NOTE You may wonder about the benefits gained from inserting a written phase before discussion. In my experience the product then has added value and becomes more informative, with time for reflection. It increases the zone of comfort, especially for the teacher anxious of the verbal rough and tumble. Participants can add a personal touch in interpreting the theme and this without compromise to their spontaneity.
    It is no coincidence that the process resembles brain-storming – that is a sequence of ideas riding piggyback on one another –storming, sorting, valuing, formatting the way you want it.

    Discussing information (in the form of charts)
    Level: Lower intermediate +
    Time: 20+
    Purpose: Explaining & commenting on information
    Materials: A4 page divided into 4 equal fields. One per group.
    Preparation: On the board draw examples of a pie chart, bar chart and graph. Ask the students for examples of the sort of information they could be used to give. Which of the three types of chart would be best to show a) alertness throughout the day b) spending patterns in one year c) time spent on all their different hobbies?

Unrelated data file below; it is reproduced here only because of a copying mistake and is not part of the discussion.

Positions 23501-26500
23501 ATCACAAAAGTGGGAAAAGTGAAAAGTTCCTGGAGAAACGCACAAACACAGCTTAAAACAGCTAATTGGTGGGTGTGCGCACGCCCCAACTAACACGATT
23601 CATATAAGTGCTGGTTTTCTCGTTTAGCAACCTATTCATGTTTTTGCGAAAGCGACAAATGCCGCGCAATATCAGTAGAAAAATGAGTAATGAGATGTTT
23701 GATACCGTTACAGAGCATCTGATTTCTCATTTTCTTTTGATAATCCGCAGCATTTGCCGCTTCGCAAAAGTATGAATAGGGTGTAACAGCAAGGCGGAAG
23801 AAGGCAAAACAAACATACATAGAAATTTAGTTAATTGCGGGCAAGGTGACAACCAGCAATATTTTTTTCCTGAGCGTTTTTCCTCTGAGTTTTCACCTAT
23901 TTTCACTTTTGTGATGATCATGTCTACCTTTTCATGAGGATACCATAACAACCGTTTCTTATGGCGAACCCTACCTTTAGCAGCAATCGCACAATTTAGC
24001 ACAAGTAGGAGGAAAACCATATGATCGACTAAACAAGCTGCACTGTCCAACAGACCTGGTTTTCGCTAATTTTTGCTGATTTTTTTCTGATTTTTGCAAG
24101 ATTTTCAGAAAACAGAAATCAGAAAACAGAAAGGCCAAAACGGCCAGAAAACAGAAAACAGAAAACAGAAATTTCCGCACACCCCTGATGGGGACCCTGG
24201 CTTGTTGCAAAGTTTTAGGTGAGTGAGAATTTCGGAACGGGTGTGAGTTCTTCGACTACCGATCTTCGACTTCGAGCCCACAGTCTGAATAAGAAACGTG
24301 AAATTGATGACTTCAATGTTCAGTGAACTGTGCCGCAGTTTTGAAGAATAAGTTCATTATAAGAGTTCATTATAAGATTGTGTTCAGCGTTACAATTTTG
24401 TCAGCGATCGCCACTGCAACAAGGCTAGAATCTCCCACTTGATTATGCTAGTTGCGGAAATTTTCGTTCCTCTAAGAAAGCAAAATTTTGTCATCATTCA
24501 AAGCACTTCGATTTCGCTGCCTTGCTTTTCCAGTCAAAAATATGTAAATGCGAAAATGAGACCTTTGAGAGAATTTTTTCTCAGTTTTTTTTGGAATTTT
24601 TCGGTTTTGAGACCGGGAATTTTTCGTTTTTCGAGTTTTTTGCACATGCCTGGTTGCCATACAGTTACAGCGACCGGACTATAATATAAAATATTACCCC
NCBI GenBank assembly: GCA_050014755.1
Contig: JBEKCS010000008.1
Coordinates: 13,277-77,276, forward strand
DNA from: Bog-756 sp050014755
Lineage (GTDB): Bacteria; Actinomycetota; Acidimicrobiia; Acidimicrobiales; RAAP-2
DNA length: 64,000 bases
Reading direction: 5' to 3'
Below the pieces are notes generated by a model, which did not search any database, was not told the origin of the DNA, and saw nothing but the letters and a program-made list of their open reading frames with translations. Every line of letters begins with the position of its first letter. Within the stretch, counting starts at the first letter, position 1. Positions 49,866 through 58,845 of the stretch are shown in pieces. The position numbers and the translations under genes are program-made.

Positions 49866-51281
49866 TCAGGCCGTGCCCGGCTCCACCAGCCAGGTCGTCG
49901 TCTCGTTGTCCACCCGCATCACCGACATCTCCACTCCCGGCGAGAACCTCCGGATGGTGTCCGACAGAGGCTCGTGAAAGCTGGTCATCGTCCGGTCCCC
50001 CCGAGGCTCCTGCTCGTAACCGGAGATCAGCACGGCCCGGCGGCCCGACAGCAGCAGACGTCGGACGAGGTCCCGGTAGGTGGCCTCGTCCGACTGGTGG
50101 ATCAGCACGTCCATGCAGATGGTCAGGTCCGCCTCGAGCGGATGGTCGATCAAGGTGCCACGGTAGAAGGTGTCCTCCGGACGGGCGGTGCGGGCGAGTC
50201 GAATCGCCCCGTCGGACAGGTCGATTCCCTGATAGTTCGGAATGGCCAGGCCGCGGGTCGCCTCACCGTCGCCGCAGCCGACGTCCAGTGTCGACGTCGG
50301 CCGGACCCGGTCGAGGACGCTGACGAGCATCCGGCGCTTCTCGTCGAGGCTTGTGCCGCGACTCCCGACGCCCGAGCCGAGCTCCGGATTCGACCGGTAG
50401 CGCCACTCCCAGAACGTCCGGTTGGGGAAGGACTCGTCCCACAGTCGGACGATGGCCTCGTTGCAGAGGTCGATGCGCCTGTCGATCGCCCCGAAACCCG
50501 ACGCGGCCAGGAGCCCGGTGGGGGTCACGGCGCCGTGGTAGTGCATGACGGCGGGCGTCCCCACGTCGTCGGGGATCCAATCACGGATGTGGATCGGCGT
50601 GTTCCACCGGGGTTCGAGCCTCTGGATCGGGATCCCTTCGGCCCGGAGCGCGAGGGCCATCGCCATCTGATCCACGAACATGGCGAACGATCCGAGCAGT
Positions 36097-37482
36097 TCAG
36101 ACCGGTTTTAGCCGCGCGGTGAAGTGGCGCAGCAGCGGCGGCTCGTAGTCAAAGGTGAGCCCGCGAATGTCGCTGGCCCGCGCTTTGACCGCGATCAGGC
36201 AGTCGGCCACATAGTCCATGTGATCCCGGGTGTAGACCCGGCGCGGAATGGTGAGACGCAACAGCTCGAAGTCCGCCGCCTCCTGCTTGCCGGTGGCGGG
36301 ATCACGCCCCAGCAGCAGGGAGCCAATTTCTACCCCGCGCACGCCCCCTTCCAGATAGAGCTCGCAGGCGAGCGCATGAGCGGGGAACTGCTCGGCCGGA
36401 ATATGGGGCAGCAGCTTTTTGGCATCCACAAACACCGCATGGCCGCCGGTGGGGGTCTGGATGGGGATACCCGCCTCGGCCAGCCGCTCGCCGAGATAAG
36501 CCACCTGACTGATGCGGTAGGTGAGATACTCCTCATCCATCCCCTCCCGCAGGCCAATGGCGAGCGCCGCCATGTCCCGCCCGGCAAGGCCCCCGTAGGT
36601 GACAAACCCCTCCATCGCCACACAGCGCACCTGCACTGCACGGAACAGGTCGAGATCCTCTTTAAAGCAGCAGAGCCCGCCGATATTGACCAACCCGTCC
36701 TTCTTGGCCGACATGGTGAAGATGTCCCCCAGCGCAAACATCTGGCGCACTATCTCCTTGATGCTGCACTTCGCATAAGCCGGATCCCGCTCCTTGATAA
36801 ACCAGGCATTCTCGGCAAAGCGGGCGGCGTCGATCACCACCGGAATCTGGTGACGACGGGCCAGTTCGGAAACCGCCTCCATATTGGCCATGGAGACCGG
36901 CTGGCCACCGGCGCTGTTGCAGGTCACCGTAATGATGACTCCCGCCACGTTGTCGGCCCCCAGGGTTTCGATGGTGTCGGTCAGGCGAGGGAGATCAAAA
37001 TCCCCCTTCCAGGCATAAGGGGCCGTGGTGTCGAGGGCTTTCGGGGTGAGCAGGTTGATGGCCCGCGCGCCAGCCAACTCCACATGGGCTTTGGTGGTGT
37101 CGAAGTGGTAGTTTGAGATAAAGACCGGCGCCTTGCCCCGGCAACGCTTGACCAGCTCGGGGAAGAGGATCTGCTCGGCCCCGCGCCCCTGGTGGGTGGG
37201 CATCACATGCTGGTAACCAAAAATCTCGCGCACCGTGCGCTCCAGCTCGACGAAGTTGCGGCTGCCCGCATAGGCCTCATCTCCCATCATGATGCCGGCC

Form groups of 3 or 4, each group to have own leader.

    1. For each activity, hand out an A4 page , divided into quadrants, to each group.

    2. Each group chooses the topic they want to work with. The teacher is intended to add variety suggesting DIFFERENT ideas if there's nothing forthcoming from class. Then each group creates their own information picture in the first quadrant.
    HINT: this time the content has a mathematical form but whatever appears on paper is still the product of intra-group discussion and agreement.
    1. Using the same idea illustrated mathematically within the first quadrant, each group explains it in writing in the second quadrant. If the form is a graph, then this could take the form of an explanation of x + y axes. Example: (one group has chosen to write) This shows how much homework I am given each day of the week. I have shown the name of the school subject as a colour: History is brown etc. Along the bottom are the days of the week and at the side the homework measured in hours.